I guess someone calculated that based on their photos, a 1.0 mil spherical stylus in a 90 degree groove causes distortions IN the vinyl starting at .64 grams, and these softened ripples then come to the surface afterwards.
AES E-Library: The Limiting Tracking Weight of Gramophone Pickups for Negligible Groove Damage by Barlow, D. A.
The Limiting Tracking Weight of Gramophone Pickups for Negligible Groove Damage
JAES Volume 6 Issue 4 pp. 216-219; October 1958
It has been observed that when spherical styli are dragged over flat vinyl surfaces, scratches are produced under loads considerably exceeding the elastic limit as calculated from theory. The author, in this paper, describes the results of his experiments which bear out his argument that under load the point of yield begins below the surface; and reaches the surface, producing visible tracks, only after the calculated yield load is exceeded. This critical value of load for styli of various radii has been measured and found to be equivalent to, for a 1-mil stylus, 0.64 gm. for a 90° record groove. No size or skin effect was found with the vinyl material tested.
Author: Barlow, D. A.
Affiliation: Aluminium Laboratories, Ltd., Banbury, Oxon., England
Some of these photos are very interestinghttp://www.micrographia.com/projec/proj ... ny0200.htm
The Microscopy of Vinyl Recordings.
A General Introduction.
The Vinyl Record.
This article is in five parts:
Page 1. Page 2. Page 3. Page 4. Page 5.
Microscopy: The appearance of the grooves.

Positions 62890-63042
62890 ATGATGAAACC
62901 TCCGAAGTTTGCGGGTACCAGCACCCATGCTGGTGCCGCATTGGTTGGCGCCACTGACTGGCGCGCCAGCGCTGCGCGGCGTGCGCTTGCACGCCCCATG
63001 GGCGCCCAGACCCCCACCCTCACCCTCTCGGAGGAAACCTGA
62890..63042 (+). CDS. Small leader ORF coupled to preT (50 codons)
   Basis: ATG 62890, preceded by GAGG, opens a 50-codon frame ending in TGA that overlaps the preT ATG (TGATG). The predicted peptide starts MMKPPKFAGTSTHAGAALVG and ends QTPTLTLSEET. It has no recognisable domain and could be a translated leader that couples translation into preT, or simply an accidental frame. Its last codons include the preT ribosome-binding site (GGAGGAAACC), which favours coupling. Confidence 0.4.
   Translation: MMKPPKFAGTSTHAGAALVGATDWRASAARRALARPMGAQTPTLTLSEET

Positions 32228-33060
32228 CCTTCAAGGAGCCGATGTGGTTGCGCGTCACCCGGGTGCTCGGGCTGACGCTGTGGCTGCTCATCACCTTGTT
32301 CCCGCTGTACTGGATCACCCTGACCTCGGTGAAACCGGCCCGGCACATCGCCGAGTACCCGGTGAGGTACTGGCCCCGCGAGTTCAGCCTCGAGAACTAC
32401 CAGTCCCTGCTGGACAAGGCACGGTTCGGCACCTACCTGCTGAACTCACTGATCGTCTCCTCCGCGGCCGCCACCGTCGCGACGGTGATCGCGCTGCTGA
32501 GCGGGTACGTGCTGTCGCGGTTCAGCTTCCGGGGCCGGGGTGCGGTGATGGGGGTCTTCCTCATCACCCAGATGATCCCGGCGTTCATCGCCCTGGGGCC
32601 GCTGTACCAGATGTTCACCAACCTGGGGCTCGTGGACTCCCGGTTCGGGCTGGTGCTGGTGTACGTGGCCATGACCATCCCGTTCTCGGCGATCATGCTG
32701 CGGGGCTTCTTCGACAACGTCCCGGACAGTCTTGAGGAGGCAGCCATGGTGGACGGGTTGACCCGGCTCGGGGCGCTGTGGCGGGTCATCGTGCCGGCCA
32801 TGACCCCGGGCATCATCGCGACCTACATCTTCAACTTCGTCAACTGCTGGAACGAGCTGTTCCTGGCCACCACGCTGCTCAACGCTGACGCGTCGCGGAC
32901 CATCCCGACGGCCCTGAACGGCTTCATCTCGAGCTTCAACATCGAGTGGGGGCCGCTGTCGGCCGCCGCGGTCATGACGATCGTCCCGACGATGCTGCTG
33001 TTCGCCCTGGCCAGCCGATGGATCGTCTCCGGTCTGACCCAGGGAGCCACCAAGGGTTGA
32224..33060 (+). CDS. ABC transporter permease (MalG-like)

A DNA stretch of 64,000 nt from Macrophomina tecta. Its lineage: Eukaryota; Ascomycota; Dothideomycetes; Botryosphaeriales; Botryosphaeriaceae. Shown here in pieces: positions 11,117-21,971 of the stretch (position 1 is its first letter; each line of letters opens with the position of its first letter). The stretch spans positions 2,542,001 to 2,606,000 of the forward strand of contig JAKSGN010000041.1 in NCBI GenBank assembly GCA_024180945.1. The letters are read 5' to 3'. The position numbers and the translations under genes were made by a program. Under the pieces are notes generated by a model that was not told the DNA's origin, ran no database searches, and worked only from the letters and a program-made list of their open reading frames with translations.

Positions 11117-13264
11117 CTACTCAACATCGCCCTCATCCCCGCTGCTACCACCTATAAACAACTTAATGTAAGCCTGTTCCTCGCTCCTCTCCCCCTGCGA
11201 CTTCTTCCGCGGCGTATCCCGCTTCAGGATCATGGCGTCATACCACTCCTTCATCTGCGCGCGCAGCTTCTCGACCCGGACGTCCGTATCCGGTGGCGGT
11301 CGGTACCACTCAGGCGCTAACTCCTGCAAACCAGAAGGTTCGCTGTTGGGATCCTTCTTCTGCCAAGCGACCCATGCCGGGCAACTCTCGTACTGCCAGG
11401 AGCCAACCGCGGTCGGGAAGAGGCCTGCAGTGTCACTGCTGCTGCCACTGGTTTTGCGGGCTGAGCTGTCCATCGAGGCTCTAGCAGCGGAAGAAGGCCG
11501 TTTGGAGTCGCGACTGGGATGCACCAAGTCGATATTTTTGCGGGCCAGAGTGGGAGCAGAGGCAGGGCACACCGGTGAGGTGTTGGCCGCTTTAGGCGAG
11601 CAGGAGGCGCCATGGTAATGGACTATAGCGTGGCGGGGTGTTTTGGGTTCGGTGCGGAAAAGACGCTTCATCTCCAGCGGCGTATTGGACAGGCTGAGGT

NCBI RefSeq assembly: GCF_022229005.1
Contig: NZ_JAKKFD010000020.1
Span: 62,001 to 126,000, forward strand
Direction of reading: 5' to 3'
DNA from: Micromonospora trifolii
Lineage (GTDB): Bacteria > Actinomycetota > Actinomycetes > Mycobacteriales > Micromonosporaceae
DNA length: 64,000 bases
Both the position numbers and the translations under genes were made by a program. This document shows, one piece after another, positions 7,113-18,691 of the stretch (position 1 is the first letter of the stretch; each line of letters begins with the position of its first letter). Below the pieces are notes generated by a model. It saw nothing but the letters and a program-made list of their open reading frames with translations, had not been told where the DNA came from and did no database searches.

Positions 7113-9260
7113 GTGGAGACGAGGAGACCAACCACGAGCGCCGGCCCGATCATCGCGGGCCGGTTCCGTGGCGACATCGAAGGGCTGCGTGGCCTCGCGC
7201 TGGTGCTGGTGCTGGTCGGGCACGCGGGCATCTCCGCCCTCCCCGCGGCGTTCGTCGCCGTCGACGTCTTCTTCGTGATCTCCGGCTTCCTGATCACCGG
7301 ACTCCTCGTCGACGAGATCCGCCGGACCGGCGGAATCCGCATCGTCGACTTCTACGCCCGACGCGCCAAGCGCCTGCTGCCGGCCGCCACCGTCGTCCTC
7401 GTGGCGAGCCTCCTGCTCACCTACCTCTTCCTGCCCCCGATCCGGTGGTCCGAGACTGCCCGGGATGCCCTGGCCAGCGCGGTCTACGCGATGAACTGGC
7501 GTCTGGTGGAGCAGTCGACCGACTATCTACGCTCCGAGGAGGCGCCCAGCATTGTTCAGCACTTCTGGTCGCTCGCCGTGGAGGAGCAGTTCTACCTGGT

Contaminations causing noise; old forms of stylus.
Record wear and the elliptical stylus.
Stylus tracking and test records.
ANOTHER AES PAPER from 1978
AES E-Library: Groove Deformation and Distortion in Recordings by Barlow, D. A.; Garside, G. R.
Groove Deformation and Distortion in Recordings
JAES Volume 26 Issue 7/8 pp. 498-510; August 1978
The elastic and plastic deformation of vinyl record compound under indenters of various profiles has been studied in large-scale tests. Curves of total depth of penetration versus load have been used to calculate the net distortion on record playback. In general, in the lower treble, net distortion is less, and in the upper treble, net distortion is greater than tracing distortion alone. This is important for attempts to reduce tracing distortion by inverse predistortion of the recorded signal. Nylon was also studied as a material with contrasting mechanical properties to vinyl. Further light has been shed on the nature of translation loss.
Authors: Barlow, D. A.; Garside, G. R.
On the Steve Hoffman forum PUBLIUS says this
A few references on groove melting and deformation...
"Role of Scanning Electron Microscope in Disc Recording." George Alexandrovich. AES Preprint 1274, 58th Convention.
Among other subjects we investigated was the method of playing records wet. By applying a thin film of water as the record was rotating and playing the groove with an ordinary stylus, it produced unexpected increase in vinyl deterioration in the area where the stylus was touching the groove. Our SEM pictures unveiled extraordinary ripping of the vinyl surface which I can explain only by the fact that the vinyl is not allowed to liquify momentarily under the pressure of a fast moving stylus because of the cooling action of water in the groove. This phenomenon, I believe, is identical to ice skating where one does not skate on ice but actually on a film of water which comes from the ice being momentarily melted under the pressure of the thin metal blade. If ice is too cold, one cannot skate. Evidence of the fact that vinyl melts can be found in pictures taken of record grooves played at different temperatures.